9. Hi, My dietitian has once told me that the hot coffee cups (that are served in Starbucks etc) contain gluten in their edges. Do you have problems with it? I keep ordering coffee in mugs ever since, but I can not have coffee to go obviously. I have been diagnosed celiac 5-6 months ago insidentally and I do not have symptoms, so I am afraid I am getting glutened without knowing.
  10. Can anyone help me sort through the mass of opinions on coffees. From what I am reading starbuck, gevallia and maxwell house may have trace amount despite their being 100% coffee. But I read other posts where folks say some of the above are garanteed gluten-free I feel like something is dosing me and I drink up so a 8-10 cup pot a day some days so even trace amoutns would be my best guess for whats making me feel sick despite being gluten-free now. I haven't toasted bread yet, or shared cuttign boards. The only thing I have shared was pots after being cleaned in soap and hot water, so coffee seems to be the most viable culprit of my continued issues I would appreciate any thoguhts or information on how to find a brand that is a safe gluten-free brand. I really really prefer dark roasts but of course I prefer not having fog on the brain and feeling weak and dragging all day or being glued to the bathroom Thanks in advance. I must say it has been such a relief to find so many resources such as this on the web these last couple months. I can't imagine how hard it must have been for some of you veterans before technology.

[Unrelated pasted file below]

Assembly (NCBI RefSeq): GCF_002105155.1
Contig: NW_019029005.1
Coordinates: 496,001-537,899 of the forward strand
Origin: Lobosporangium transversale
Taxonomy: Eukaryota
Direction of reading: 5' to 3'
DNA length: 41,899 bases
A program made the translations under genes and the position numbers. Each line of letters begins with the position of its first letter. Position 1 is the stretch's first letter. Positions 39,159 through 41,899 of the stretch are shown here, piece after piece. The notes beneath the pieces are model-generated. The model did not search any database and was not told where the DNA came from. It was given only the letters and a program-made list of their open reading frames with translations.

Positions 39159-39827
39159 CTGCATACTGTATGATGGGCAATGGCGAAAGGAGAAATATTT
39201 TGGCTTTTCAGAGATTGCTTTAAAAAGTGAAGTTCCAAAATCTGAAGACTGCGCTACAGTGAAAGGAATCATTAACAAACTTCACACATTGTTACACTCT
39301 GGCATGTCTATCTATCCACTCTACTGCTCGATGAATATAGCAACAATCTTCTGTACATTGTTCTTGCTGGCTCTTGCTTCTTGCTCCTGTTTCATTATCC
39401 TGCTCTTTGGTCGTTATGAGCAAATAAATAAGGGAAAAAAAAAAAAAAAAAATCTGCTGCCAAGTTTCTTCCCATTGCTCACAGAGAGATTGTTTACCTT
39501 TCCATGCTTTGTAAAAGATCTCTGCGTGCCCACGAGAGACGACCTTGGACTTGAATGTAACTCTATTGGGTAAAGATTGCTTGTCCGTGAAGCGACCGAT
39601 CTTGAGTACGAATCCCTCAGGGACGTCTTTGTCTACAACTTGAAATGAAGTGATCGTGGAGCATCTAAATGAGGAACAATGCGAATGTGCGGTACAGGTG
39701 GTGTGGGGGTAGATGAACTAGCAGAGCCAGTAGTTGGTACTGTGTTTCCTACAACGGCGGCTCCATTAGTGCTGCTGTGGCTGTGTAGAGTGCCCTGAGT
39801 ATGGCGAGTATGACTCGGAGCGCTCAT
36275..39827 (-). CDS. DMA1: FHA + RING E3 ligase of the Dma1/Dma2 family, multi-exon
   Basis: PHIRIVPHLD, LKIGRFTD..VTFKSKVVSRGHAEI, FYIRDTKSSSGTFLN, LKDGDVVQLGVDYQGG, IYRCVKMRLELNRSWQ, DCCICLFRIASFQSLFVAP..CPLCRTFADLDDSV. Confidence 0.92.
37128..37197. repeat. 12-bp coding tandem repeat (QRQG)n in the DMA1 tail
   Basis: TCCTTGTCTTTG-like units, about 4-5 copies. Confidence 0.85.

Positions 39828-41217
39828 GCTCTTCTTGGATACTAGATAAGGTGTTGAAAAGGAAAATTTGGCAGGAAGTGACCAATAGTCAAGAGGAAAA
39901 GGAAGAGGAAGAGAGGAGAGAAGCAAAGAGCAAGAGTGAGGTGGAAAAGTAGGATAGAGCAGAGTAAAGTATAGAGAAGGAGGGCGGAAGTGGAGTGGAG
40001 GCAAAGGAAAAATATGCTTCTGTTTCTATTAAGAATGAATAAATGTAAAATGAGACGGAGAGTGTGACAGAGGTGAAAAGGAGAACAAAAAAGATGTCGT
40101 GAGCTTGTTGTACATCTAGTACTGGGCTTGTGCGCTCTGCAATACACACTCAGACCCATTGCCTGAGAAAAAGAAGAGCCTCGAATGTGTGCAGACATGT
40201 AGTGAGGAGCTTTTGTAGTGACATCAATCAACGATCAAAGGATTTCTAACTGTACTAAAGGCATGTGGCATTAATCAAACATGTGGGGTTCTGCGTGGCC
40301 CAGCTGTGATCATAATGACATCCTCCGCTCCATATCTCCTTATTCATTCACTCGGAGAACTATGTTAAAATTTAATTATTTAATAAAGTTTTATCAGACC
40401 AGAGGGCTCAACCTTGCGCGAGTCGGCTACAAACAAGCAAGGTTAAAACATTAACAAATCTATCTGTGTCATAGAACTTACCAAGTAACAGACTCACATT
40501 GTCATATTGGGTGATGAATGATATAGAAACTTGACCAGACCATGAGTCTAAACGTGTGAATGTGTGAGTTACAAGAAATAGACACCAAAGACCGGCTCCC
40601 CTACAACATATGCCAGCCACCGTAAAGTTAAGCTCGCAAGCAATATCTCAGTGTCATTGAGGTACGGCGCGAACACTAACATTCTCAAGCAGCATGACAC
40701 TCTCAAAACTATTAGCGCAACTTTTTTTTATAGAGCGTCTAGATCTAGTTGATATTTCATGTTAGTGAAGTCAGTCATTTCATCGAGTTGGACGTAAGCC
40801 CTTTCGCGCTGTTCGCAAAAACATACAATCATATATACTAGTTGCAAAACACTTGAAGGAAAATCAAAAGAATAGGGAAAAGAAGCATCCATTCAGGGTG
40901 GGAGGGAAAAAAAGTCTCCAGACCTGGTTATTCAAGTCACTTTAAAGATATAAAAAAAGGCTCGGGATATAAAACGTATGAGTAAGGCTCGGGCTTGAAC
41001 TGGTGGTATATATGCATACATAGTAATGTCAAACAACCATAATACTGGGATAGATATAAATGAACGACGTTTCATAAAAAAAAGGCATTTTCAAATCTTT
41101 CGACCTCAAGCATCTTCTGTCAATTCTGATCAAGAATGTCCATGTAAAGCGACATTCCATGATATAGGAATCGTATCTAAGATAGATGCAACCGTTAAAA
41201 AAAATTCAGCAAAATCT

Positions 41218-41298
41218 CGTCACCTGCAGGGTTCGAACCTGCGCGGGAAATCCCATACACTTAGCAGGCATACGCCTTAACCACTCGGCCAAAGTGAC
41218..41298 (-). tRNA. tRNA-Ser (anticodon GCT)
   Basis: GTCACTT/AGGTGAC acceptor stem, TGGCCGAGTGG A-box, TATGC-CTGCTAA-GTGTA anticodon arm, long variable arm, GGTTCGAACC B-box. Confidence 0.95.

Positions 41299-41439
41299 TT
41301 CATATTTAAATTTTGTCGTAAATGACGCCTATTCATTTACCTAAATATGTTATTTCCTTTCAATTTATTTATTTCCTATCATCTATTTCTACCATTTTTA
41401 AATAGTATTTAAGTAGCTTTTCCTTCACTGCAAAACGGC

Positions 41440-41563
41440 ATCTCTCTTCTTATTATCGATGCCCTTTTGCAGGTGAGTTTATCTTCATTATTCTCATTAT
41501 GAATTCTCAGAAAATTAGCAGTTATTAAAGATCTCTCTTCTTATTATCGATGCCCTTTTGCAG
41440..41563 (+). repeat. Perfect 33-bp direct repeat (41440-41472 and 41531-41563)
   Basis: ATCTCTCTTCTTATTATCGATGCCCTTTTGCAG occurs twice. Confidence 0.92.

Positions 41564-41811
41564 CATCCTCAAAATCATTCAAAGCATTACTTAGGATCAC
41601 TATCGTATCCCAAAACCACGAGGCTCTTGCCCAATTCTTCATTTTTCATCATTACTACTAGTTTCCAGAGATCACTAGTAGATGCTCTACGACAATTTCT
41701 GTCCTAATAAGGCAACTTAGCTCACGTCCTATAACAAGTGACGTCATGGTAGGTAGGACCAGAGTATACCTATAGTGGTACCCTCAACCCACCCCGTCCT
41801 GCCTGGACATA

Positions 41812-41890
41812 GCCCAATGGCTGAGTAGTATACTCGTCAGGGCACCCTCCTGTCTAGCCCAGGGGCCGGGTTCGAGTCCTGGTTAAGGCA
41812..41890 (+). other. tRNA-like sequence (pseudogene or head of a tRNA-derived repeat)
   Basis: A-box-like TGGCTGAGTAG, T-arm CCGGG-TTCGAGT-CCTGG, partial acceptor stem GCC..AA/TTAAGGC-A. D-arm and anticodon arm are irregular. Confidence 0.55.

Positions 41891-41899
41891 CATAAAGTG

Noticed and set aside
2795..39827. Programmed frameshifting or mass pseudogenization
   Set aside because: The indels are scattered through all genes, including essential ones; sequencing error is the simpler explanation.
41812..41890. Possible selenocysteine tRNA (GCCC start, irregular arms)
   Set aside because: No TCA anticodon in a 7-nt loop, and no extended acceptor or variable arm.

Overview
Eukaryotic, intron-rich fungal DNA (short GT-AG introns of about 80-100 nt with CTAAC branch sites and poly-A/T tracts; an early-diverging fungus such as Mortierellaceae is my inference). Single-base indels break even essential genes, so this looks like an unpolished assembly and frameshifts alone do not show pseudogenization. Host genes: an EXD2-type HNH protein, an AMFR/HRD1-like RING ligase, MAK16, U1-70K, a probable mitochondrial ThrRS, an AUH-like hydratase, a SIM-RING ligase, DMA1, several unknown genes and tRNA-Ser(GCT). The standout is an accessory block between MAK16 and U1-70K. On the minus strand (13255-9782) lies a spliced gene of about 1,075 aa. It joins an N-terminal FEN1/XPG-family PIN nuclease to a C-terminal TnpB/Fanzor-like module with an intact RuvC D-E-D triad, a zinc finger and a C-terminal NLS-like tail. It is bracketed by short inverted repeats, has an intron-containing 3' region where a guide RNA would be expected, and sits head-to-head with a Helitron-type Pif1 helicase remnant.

11. MissHaberdasher

    Starbucks?!

    Hey everyone, I recently got a job as a barista at a Barnes and Noble Cafe. We serve Starbucks products (I call us a pretend Starbucks... same thing, really). This has fed my addiction to coffee, but unfortunately, I've been glutened. I have a few theories as to what it is, please let me know what your thoughts are! 1. I may have missed hidden glutens in the different syrups - caramel color has never put me off before, but I've never had it on an almost daily basis before. 2. Perhaps I'm developing an intolerance to soy? 3. Maybe, when I do the dishes, some gluten from pastries and dairy products splash back to my face and/or vaporize and end up in my body? We have a high-powered sprayer jet...thing... and no matter what I do it ALWAYS ends up splashing my face. 4. I read somewhere that gluten intolerant folks will actually react to coffee itself. Thoughts? (http://drclark.typepad.com/dr_david_clark/2011/09/coffee-and-gluten-sensitivity-surprising-news.html) 5. I handle all of the pastries and bake all of the products - even though I use gloves, could this be problematic? I'm not NORMALLY highly sensitive to gluten - meaning, if I scrub a pan that has held normal pasta really REALLY WELL, I'll walk away feeling only slightly off, almost to a point where I don't notice it. Or, I can risk eating products with caramel color because I can't tell the difference... This might have changed, I don't know. I'm eliminating all soy products and all flavored syrups with caramel color for the next two weeks to find out if that's the cause. Has anyone else had this experience? Thanks!